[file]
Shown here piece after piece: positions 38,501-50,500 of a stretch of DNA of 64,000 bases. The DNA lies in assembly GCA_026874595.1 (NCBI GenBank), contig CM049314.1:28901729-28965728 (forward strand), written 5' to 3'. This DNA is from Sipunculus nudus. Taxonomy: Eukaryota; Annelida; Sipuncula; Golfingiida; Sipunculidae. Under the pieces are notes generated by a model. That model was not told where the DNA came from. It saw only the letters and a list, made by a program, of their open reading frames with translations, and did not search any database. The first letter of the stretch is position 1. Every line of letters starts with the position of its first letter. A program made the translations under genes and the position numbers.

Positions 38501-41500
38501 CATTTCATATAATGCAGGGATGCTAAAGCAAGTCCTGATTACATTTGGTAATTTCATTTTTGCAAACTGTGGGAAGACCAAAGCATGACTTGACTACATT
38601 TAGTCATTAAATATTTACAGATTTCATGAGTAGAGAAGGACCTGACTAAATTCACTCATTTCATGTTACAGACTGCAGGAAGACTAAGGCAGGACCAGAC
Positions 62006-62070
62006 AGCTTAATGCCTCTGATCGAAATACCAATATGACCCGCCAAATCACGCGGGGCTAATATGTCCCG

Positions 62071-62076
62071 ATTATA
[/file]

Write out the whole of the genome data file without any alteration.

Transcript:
Shown here piece after piece: positions 38,501-50,500 of a stretch of DNA of 64,000 bases. The DNA lies in assembly GCA_026874595.1 (NCBI GenBank), contig CM049314.1:28901729-28965728 (forward strand), written 5' to 3'. This DNA is from Sipunculus nudus. Taxonomy: Eukaryota; Annelida; Sipuncula; Golfingiida; Sipunculidae. Under the pieces are notes generated by a model. That model was not told where the DNA came from. It saw only the letters and a list, made by a program, of their open reading frames with translations, and did not search any database. The first letter of the stretch is position 1. Every line of letters starts with the position of its first letter. A program made the translations under genes and the position numbers.

Positions 38501-41500
38501 CATTTCATATAATGCAGGGATGCTAAAGCAAGTCCTGATTACATTTGGTAATTTCATTTTTGCAAACTGTGGGAAGACCAAAGCATGACTTGACTACATT
38601 TAGTCATTAAATATTTACAGATTTCATGAGTAGAGAAGGACCTGACTAAATTCACTCATTTCATGTTACAGACTGCAGGAAGACTAAGGCAGGACCAGAC
Positions 62006-62070
62006 AGCTTAATGCCTCTGATCGAAATACCAATATGACCCGCCAAATCACGCGGGGCTAATATGTCCCG

Positions 62071-62076
62071 ATTATA